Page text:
Whatever your business, it’s important to generate traffic to your website. Traffic to your website will mostly come through Search. Someone somewhere has typed a query into Google. If that query matches the words and phrases on your website, then you will show up in the search results. But what if you want to rank higher in the search results? That’s where Search Engine Optimisation comes in.
In The Beginning
The process of Search Engine Optimisation (SEO) used to be simple. All you had to do was get as many people linking to your site as you could. All of a sudden the big search engines (like Google) would start ranking your site higher in their results.
You could be part of a Backlink network where you managed hundreds of websites that all pointed to each other. Or you could have a website that was just gibberish. Just blocks of texts with keywords repeated over and over so you would rank highly for those keywords. This is useless for human beings actually looking for helpful, relevant information or products.
In fact, it isn’t “optimisation” at all. Not if we take it to mean making your website perform optimally. It did fool the search engine’s assessment of your website for a while, but that’s not optimal.
And Then There Was Light
In February 2011, Google released an update to its search algorithms which they called Panda. The Panda update began penalising websites they deemed to be of low quality; sites that were all links and no content. Since then, Google and other search engines have continued improving their algorithms. The main goal, to promote websites with good content and demote sites without.
And so a new era of content marketing was born and Search Engine Optimisation (SEO) matured.
It’s worth noting that anyone worth their salt working in Marketing up until this point weren’t trying to trick people into finding their websites, only to serve them a sub-par experience. But these Black Hat tactics were sometimes employed even by genuine sites. I’ve seen more than one example of people hiding keyword stuffed text in design elements on the page by making it the same colour as the background.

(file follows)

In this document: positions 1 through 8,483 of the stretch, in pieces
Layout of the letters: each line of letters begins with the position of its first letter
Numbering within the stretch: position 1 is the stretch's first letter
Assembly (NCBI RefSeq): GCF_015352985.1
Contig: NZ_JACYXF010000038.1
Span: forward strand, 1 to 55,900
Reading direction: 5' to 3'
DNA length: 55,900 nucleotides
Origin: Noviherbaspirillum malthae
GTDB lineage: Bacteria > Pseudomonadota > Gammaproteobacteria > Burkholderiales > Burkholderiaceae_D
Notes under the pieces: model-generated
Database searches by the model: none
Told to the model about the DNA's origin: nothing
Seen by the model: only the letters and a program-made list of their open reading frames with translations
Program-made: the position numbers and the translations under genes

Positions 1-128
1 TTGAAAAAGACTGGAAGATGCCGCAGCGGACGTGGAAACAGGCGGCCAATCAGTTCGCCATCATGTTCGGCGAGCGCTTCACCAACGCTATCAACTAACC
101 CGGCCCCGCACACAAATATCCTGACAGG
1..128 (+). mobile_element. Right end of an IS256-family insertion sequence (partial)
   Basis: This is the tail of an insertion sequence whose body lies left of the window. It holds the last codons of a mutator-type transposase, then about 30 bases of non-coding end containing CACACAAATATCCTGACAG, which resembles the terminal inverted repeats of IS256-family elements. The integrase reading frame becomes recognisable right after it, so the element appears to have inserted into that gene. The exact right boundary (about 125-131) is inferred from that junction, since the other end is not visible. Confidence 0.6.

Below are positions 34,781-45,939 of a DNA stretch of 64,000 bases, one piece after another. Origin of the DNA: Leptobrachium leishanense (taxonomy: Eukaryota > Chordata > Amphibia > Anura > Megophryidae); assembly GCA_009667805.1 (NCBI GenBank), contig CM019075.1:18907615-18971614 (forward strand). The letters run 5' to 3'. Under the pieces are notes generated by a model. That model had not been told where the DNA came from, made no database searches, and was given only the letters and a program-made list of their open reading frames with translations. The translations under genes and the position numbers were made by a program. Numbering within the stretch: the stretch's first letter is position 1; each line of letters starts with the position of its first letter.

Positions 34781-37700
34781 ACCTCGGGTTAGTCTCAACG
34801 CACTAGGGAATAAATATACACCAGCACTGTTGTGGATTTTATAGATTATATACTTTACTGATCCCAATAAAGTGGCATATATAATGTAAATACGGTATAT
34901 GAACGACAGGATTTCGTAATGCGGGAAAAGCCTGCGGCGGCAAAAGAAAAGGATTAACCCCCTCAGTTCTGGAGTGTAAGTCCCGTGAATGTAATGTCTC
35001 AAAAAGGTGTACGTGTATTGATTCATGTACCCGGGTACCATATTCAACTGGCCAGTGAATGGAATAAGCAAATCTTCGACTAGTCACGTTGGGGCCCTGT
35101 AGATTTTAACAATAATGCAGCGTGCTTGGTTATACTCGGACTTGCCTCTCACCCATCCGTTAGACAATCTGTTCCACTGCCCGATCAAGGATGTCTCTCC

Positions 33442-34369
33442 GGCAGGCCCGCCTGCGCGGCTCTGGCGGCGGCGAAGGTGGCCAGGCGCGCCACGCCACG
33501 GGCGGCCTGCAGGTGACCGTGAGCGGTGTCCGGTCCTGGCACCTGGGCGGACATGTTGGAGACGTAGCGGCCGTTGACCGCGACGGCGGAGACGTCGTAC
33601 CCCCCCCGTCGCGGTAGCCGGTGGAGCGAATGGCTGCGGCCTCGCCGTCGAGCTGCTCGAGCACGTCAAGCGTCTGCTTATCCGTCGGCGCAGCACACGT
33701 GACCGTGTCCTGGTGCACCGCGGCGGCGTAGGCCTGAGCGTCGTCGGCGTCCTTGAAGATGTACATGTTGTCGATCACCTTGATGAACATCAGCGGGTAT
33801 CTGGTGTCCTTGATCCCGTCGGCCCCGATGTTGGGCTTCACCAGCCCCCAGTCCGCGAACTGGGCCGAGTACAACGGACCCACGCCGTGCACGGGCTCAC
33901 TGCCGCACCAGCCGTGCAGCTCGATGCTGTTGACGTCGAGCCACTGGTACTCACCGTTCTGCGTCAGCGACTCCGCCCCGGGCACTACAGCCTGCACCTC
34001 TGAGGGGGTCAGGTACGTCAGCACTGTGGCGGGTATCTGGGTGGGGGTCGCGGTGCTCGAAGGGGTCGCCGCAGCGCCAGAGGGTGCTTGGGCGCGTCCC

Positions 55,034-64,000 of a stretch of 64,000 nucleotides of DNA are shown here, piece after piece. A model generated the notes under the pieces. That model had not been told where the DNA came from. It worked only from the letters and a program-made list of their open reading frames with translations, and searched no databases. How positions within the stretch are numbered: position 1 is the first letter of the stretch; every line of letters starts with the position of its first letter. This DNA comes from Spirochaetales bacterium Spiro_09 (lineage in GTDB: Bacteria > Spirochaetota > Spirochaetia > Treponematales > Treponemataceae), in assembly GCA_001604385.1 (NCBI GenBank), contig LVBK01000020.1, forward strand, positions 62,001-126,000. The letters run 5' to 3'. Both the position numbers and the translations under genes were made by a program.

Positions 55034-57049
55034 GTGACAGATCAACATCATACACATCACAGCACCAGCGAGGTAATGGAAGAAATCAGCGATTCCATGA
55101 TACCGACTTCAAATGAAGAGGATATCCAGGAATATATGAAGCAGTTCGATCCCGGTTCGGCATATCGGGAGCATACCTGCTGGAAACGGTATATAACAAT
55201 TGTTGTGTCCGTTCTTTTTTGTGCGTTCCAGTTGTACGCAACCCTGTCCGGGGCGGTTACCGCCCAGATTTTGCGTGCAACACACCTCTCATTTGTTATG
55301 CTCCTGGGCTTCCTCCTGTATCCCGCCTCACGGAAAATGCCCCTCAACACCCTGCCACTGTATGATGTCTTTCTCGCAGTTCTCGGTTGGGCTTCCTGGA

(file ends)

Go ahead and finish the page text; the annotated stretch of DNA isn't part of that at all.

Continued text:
This doesn’t impact the human user of the site but might fool a Google crawler. But true to form Google cottoned on. It has been looking at the meta information on-page such as text colour to weed out these sneaky people for quite some time now.
That being said, there is a much stronger focus amongst digital marketing folk to do things the right way. We want to produce high-quality websites which are updated regularly with usable, relevant information across the site.
Don’t forget, search engines aren’t in charge. Or at least it shouldn’t be your goal to please the search engine. They are a service provider, they have clients. Everyone who ever uses a search engine to find something. If you choose Google over Yahoo! or Bing over AskJeeves you are their customers and they are in competition with each other.
They need you to keep coming back. They create brand loyalty by serving the most useful and relevant links. Think about it, would you keep buying things from a shop when the product was never really what you wanted? Would you keep using a particular search engine when the results never gave you your answer? Or didn’t find what you were looking for?
It Can Be Good
It is in Google’s best interest to continue to change its algorithm to rank the ‘best’ pages. And so, it is in everyone’s best interest to try to understand what Google’s criteria are and match our website structure accordingly.
But, as I said before, your goal shouldn’t be to beat a search engine, or to be found by a search engine. Google and Yahoo! aren’t going to buy your products, or sign up for your services. Humans do that. So you need to focus on who those humans might be, what they might be looking for and how they might be searching for it. Tailor your website and create more content with that in mind.
Every change Google has made to its search algorithm in recent years has been to try and anticipate searchers’ needs. That is all you are trying to do. By focusing on your potential customer base, you are aligning yourself with Googles goals.
And that is how you win at Search Engine Optimisation and Content Marketing.
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